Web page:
November 11, 2012

the burden of caregiving

Alma is married to and older man and has four dependent children. She gets really annoyed when people envy the fact that she doesn’t work because she works twice as hard as a working mother because the burden of care for her mother-in-law has fallen heavily onto her shoulders.

Every day Alma takes the kids to school in the morning and then drives over to her mother-in-law’s house to attend to the old lady’s personal and housekeeping needs. Every weekend she makes a special trip to perform these duties.

For this, Alma receives no payment, nor expects it. And when her own mother becomes feeble, Alma will have another burden of care foisted upon her.

Alma is following in the footsteps of her own mother who cared for Alma’s grandparents and then Alma’s father in his last years.

"A few decades ago, when most women were housewives, the burden of care was part and parcel of their lives," says Alma. "Now that most women are working, and a lot of young adults are moving long distances from their parents - often in a deliberate ploy to dump the responsibility of aged care onto the State or another sibling - I honestly she see a crisis looming in the care-giving tradition."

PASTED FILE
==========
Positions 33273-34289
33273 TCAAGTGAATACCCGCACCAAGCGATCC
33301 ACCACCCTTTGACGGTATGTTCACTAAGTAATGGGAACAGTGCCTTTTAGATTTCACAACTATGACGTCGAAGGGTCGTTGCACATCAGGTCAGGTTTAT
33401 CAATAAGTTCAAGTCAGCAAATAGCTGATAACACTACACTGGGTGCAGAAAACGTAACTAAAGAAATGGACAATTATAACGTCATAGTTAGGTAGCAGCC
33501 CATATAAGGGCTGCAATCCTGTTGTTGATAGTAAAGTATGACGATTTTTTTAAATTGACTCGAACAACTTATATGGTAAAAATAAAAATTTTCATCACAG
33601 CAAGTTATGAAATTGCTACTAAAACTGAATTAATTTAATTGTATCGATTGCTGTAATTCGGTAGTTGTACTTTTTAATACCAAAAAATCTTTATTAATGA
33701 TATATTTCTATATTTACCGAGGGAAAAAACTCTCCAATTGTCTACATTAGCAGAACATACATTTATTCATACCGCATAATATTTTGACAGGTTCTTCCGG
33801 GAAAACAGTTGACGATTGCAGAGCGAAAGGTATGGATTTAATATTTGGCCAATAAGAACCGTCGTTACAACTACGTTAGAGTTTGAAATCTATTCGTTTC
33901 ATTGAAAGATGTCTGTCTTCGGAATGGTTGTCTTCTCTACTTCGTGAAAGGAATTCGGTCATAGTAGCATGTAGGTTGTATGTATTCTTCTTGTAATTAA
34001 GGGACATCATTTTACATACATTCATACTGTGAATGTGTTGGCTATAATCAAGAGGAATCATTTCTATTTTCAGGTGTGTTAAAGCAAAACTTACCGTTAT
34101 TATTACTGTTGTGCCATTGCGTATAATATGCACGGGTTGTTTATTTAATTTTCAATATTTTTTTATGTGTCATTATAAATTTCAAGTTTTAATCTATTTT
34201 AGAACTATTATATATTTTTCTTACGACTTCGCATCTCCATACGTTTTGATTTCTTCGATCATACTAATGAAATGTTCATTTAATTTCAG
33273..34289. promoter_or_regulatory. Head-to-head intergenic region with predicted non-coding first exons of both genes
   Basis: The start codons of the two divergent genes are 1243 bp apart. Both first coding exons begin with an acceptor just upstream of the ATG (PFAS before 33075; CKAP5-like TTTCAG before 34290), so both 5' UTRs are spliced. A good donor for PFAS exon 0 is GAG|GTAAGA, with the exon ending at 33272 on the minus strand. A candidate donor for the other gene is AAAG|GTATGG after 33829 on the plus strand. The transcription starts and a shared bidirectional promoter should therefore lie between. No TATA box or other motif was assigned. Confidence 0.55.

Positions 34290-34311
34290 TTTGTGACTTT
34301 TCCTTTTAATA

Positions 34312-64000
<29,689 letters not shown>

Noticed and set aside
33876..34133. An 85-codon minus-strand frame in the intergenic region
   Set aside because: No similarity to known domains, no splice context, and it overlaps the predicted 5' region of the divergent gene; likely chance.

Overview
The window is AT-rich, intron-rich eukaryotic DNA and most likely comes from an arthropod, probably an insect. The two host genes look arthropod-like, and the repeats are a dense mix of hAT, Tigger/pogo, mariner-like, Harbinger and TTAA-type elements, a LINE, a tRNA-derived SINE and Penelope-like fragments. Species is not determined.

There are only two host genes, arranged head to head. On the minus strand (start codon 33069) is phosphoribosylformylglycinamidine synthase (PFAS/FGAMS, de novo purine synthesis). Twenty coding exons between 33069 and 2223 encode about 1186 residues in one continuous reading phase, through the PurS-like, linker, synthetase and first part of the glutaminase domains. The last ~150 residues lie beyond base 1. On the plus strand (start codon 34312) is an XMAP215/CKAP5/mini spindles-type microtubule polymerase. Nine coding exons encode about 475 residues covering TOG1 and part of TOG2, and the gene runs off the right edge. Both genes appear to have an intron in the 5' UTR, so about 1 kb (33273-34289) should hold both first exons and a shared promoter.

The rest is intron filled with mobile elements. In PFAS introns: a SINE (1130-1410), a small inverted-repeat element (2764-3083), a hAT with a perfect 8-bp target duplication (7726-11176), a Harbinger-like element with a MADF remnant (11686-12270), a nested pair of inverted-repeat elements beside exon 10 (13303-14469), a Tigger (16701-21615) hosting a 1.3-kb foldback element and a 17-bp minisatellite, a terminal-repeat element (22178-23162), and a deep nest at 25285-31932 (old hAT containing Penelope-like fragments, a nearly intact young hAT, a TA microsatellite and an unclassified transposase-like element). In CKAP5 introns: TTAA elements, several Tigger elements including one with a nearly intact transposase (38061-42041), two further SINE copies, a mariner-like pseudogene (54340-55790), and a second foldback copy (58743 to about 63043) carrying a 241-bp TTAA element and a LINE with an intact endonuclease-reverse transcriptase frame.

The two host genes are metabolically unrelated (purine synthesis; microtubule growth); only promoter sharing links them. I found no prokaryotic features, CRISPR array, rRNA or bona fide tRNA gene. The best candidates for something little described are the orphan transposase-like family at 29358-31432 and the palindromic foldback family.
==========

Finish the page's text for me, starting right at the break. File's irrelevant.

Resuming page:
“It is no coincidence that aged women are the people mostly being cared for because their husbands are generally so much older and go sooner,” says Alma. "Who is going to take care of these women when they become old and frail?”

"I am very concerned about my own care in old age," sighs Alma. "My children are not likely to be following in my footsteps as a care-giver. And that’s good. I wouldn’t want to burden them with caring for me, but who is going to take care of me when I've taken care of everybody else, including my older husband?"

“Advances in medical science mean that women who would once have died from various complaints by the age of 70 are now having their lives unnaturally prolonged past 100,” says Alma, “and the burden must necessarily be borne by the State."

"Are we prepared for this?”

Read more by Alma on this subject:

  • mother-in-law care
  • primitive vs western families